Review Summary: Guess who's back? Back again, Hillary's back, tell a friend. Guess who's back? Guess who's back? Guess who's back? Guess who's back? Guess who's back? Guess who's back? Nanana NAH NAH NAH NAH NAH Nnana NAH NAH NAH NAH
While Eminem’s first two major albums The Slim Shady LP
and The Marshall Mather's LP
largely overcompensated through exaggeration to fit in with the virtually all black Hip Hop crowd, this album is Eminem becoming more comfortable in his own skin and acknowledging the biggest demographic of his fan base: whiteboys. What makes this my favorite Eminem album is the candidness, something he never achieved on any other album throughout his career. Compared to Eminem’s previous two albums, this is like the difference between a non-fiction and fiction book. It is not nearly as catchy or entertaining as Eminem’s previous two. In fact, some of the sounds on this album are downright terrible. For instance, the song “White America” is on the official list of songs the CIA used to torture prisoners in Guantanamo Bay...seriously.
Eminem abandoned the psychopath ‘Slim Shady’ alter-ego for this album, and while that may be less interesting, it is more realistic and relate-able to the listener. This is Eminem rapping about real life with no exaggeration or added drama. From dealing with backstabbing girlfriends, a crazy mother, losing custody of his daughter or attacking the country he lives in, this album gives the listener a glimpse at the life that made the brilliant imagination on his past two albums possible. Instead of invented stories of him torturing his mom and girlfriend, he explains in excruciating detail how it was that his mom and girlfriend actually made his life a living hell with songs like “Cleaning Out My Closet” and “Soldier”, with line after line of goosebump-raising rhymes like: “So ticky-tock listen as the sound ticks on the clock. Listen to the sound of Kim as she licks on a cock! Listen to the sound of me spilling my heart through this pen! Motherfukers know that I’ll never be Marshall again!”.
The biggest fault with The Eminem Show
is clearly its production. It is often so simplistic that it is not worth detailing in the review. It usually features a simple electronic melody on repeat and a rhythmic snare drum or clapping sound and nothing more. While Dr. Dre was the executive producer on his last two albums, here he only chips in on three tracks “Business” “Say What You Say” and “My Dads Gone Crazy”. Yet although the beats are less enjoyable immediately, they have more soul to them than any of the beats Dre made for him. This album is mostly about the message and lyrics, but the rather crude beats do eventually grow on most people and wind up meshing with the lyrics far better than any beats that Dre has created. A perfect example of Eminem blowing the production, but killing it lyrically, is when he makes his first and all-time best attempt at political rap on the song “Square Dance”, aggressively programming the younger generation with lines like:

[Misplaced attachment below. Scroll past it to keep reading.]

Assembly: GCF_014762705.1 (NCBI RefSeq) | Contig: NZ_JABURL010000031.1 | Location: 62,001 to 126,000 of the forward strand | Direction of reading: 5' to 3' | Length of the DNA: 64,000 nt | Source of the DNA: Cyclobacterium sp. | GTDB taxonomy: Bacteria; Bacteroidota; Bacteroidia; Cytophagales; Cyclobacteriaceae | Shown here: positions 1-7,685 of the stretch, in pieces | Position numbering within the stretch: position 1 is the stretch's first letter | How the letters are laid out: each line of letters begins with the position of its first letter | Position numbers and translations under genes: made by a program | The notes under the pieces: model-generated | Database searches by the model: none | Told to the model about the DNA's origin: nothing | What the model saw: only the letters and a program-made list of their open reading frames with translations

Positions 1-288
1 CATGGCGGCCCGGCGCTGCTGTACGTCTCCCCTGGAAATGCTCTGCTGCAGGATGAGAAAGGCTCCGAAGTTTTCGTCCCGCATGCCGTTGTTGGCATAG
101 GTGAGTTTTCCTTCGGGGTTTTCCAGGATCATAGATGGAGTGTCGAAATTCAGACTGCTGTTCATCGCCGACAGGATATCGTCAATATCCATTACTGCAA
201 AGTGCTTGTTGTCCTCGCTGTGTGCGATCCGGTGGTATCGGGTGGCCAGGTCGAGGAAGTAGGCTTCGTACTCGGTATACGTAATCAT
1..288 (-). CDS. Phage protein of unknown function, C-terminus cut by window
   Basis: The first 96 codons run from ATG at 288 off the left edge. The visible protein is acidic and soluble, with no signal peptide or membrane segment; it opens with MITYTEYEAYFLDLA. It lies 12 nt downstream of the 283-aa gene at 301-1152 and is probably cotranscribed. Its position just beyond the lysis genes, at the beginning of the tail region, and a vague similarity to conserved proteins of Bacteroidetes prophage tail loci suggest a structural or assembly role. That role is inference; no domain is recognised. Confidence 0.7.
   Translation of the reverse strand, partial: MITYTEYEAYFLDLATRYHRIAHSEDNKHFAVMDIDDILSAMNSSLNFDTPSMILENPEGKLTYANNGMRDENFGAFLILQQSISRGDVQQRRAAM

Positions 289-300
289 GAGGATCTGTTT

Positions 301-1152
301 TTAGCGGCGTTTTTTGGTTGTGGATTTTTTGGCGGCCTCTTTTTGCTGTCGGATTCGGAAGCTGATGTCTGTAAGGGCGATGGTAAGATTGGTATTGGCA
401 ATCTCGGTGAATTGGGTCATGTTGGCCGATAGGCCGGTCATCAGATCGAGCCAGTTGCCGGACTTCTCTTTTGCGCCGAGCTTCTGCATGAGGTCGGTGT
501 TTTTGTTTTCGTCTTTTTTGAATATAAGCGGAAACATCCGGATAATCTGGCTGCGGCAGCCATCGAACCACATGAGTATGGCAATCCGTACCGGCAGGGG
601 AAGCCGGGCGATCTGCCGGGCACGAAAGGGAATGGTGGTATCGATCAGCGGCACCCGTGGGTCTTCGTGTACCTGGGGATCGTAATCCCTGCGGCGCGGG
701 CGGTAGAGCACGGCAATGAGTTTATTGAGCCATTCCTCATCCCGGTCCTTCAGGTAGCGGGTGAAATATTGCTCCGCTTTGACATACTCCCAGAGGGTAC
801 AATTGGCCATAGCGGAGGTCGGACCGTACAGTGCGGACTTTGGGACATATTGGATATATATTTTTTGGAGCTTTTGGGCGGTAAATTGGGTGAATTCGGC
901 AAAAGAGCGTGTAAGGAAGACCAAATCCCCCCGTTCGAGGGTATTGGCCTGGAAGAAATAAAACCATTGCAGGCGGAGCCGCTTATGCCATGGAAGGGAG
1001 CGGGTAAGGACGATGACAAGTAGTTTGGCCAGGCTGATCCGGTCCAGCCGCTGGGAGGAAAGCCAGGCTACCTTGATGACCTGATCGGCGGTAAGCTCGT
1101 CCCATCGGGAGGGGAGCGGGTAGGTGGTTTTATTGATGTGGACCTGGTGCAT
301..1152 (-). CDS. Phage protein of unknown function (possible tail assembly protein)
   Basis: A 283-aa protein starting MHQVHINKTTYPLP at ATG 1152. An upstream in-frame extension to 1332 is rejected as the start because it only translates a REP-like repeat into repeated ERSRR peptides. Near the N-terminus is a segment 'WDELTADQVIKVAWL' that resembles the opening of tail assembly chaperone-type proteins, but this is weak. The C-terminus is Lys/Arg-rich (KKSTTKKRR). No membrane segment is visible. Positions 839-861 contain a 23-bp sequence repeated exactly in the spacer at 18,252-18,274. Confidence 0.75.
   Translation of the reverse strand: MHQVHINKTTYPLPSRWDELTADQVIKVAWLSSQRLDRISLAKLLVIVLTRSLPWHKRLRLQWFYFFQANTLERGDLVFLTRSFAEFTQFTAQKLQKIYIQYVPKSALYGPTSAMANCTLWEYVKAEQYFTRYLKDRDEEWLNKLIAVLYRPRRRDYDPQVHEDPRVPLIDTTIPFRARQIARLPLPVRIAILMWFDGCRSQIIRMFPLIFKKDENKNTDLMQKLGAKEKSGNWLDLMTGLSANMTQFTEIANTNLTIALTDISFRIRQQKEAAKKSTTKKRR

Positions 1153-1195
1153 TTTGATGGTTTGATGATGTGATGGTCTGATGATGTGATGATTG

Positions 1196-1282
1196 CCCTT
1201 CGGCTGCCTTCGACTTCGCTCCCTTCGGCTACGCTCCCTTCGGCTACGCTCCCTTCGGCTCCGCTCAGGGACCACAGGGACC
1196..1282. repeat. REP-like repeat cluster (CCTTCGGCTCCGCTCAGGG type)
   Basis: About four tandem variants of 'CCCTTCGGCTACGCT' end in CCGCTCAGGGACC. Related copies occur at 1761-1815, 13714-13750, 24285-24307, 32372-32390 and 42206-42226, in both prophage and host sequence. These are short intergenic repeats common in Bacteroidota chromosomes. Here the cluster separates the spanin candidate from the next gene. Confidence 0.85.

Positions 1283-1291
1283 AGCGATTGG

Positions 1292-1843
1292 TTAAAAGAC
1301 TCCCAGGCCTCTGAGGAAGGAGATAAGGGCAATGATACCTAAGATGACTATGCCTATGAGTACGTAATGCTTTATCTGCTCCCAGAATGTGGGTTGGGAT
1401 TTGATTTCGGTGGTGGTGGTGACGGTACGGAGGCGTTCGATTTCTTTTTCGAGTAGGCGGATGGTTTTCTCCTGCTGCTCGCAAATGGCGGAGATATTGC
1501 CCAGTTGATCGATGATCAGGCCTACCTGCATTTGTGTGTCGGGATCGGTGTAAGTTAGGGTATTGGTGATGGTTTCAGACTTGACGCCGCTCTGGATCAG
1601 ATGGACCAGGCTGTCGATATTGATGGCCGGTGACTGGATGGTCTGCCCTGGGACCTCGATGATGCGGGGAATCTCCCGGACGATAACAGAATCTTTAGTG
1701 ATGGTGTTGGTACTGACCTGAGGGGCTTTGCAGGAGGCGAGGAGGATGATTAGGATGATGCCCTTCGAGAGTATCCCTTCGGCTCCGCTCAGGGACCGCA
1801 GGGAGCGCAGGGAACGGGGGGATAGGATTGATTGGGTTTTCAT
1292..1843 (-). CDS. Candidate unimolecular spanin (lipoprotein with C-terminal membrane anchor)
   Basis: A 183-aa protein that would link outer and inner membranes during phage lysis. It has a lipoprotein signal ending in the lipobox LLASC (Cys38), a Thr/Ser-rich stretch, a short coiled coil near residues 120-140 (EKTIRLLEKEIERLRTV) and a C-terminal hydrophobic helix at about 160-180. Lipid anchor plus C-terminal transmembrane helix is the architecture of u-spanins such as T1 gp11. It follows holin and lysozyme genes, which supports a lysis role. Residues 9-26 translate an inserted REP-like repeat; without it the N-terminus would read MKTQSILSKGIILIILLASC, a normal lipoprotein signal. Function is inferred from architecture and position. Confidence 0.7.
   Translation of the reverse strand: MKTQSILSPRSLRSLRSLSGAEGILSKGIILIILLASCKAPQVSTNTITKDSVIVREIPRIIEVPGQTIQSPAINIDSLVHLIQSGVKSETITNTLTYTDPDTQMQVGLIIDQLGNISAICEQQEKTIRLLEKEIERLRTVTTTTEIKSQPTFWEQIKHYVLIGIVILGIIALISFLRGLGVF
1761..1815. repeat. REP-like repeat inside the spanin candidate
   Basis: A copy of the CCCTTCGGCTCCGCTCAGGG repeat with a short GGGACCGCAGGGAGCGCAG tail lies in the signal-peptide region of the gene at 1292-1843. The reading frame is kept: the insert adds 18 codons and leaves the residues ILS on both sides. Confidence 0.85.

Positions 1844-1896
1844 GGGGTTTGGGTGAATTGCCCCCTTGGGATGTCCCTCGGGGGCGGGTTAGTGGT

Yeah you laugh til your muthafukin ass gets DRAFTED
While your at band camp thinking 'the crap can’t HAPPEN'
Til you fuk around get an anthrax NAPKIN
Inside a package wrapped in Siran wrap WRAPPIN
Open the plastic and then you stand back GASPIN
Fukin' assassins hijacking Amtracks, CRASHIN
All this terror and America demands ACTION
Next thing you know you got Uncle Sam’s ass ASKIN
‘to join the army’ or ‘what can you do for the navy?’
You just a baby, getting recruited at 18
You on a plane now eating their food and their baked beans
I’m 28, they gon’ take you before they take me!
For better or worse, Eminem put a dagger in the back of segregation in Hip Hop and changed it forever. Casual fans of rap won’t find much to like on here, but people who can stand bad production combined with meaningful lyrics, should find this album, that is over a decade old, to be relevant and interesting today. He even takes a crack at heartfelt SINGING on here, and damn- it works, on the track "Hailey's Song". Even though his voice is atrocious, you can just feel his pain coming through his vocals. Eminem has never been so serious on any other album, and that is a pity.
Even though this album sold more than any album in 2002, it is clear he didn't think this style would work and changed for the worse on his next albums: falling back into his comedic persona and rapping constantly about relatively trivial problems like drug abuse. But when all is said and done I believe this album will be looked back upon as his best album, primarily for the topics it deals with and the embarrassingly honest way in which he deals with them. Simply put, this album fits with the Hip Hop tradition of 'keeping it real' far better than any album Eminem ever made.